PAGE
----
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Israel signals rejection of ceasefire proposal accepted by Hamas

Hamas says it has agreed to a ceasefire deal with Israel to pause the fighting in Gaza.

The Palestinian resistance movement Hamas has agreed to a ceasefire proposal in Gaza, where it has fought a seven-month Israeli aggression that has left tens of thousands dead.

A short statement from Hamas on Monday said that head of the group’s politburo, Ismail Haniyeh, had informed Qatari and Egyptian mediators that it accepted their proposal for a ceasefire in Gaza.

The Israeli regime, however, appears not to have accepted the deal.

If the ceasefire agreement takes effect, it would be the first truce since a week-long pause in the fighting in November 2023.

The statement by Hamas came hours after senior officials in the group said efforts for reaching a ceasefire would stop if Israel goes ahead with its plans to invade the city of Rafah in southern Gaza, where more than half of the territory’s population of 2.3 million people has been sheltering from Israel’s brutal bombardments in other regions.

Israel on Monday ordered people in some parts of Rafah to evacuate in an apparent move to prepare for an invasion of the city.

The US government said it had warned the Israeli regime against a major operation in Rafah.

Speaking to reporters after Hamas’ announcement on the ceasefire, the Israeli military spokesperson Daniel Hagari would not confirm whether Israel would go ahead with plans to attack Rafah.

However, he said that the Israeli regime will exhaust “every possibility regarding negotiations and returning the hostages.”

A senior Hamas official told Al Jazeera that the proposal presented by Qatar and Egypt consists of a three-stage plan, and includes the complete withdrawal of Israeli forces from Gaza, the return of Palestinian refugees, and a prisoner exchange.

Khalil al-Hayya, deputy head of Hamas politburo in Gaza, explained that the plan is interconnected in terms of the stages of its implementation.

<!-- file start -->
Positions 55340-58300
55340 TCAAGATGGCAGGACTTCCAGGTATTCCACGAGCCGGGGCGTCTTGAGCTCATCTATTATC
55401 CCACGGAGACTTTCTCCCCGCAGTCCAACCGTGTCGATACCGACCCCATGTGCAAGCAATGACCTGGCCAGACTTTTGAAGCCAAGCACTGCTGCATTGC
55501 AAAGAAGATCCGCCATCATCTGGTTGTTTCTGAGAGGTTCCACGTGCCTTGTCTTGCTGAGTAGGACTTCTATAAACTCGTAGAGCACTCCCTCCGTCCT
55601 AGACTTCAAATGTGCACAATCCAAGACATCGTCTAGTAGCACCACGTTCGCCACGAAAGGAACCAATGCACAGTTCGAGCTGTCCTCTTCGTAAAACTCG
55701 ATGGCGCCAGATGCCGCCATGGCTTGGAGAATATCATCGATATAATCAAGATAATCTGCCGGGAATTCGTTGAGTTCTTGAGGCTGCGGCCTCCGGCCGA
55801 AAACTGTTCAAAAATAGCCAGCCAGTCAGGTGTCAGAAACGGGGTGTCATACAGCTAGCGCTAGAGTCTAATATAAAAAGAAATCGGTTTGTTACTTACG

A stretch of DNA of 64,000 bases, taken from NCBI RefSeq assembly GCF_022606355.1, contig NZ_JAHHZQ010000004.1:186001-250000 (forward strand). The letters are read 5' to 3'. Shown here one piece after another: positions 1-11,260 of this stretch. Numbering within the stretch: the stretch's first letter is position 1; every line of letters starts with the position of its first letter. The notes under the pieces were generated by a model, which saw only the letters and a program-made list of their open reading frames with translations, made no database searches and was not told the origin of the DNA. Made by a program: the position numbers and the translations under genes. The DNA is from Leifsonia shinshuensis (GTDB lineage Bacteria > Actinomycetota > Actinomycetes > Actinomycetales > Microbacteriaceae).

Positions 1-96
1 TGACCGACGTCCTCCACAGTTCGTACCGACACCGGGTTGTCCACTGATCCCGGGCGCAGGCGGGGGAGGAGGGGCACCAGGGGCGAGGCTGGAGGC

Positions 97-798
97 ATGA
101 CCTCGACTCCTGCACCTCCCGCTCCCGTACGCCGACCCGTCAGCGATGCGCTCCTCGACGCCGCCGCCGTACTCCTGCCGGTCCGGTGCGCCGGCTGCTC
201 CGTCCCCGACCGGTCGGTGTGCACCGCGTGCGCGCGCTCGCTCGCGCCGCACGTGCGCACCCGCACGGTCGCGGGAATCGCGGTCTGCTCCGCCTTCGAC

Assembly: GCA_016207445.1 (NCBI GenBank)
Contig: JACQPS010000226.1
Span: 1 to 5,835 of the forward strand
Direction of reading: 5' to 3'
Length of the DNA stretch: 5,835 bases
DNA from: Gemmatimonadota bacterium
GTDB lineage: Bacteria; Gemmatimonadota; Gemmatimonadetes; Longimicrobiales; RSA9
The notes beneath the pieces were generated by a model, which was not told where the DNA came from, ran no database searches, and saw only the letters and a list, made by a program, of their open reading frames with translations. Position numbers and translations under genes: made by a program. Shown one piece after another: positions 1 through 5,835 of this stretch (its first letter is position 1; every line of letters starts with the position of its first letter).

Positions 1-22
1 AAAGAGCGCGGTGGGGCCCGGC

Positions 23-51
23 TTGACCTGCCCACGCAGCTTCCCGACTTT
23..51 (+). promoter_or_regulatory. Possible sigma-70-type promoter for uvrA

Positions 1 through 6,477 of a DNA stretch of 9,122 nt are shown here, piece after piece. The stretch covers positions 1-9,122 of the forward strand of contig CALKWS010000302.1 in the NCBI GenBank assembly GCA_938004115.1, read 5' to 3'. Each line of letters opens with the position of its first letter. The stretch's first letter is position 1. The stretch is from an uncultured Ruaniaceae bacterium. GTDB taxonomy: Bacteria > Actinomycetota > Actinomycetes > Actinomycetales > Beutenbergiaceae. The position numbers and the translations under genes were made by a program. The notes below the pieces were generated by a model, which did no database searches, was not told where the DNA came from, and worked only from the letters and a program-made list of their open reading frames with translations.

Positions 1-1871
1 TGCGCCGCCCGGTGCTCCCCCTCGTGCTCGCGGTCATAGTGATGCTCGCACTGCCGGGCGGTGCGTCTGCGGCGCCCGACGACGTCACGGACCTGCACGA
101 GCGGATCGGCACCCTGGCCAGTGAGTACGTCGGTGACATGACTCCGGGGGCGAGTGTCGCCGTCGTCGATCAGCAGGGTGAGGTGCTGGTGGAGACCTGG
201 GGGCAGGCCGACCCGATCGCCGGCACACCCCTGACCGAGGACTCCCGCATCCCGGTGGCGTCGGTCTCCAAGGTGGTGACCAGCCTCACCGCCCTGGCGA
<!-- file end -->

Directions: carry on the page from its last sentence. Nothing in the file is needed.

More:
In the first stage of the agreement, the Israeli military will withdraw to areas adjacent to Gaza, he said. In the second stage, he said, a permanent ceasefire and cessation of hostilities will be declared.

Al-Hayya insisted that the ball was now in the Israeli regime's court whether to accept the deal and end the war.

The Hamas official also said that the mediators promised that US President Joe Biden had signaled a commitment to ensuring the implementation of the proposed deal.

Biden spoke over the phone with Israeli prime minister Benjamin Netanyahu on Monday to warn him that Washington is concerned about Israel’s Rafah invasion plans. 

Saudi Arabia also warned of the dangers of Israel targeting Rafah as part of its “bloody” and “systematic campaign to storm all areas of the Gaza Strip and displace its residents”.

Nearly 35,000 people have been killed in Gaza since Israel launched its aggression on the enclave on October 7 last year.

The invasion came hours after Hamas carried out a brief but extensive military operation into the Israeli-occupied territories near Gaza, killing  nearly 1,200 Israeli settlers and military forces.

Hamas also took some 250 captives during its anti-Israeli operation in October. Under growing pressure from settler communities living in the occupied Palestine, the Israeli regime has been pushing for the release of the captives as part of a potential ceasefire deal with Hamas.

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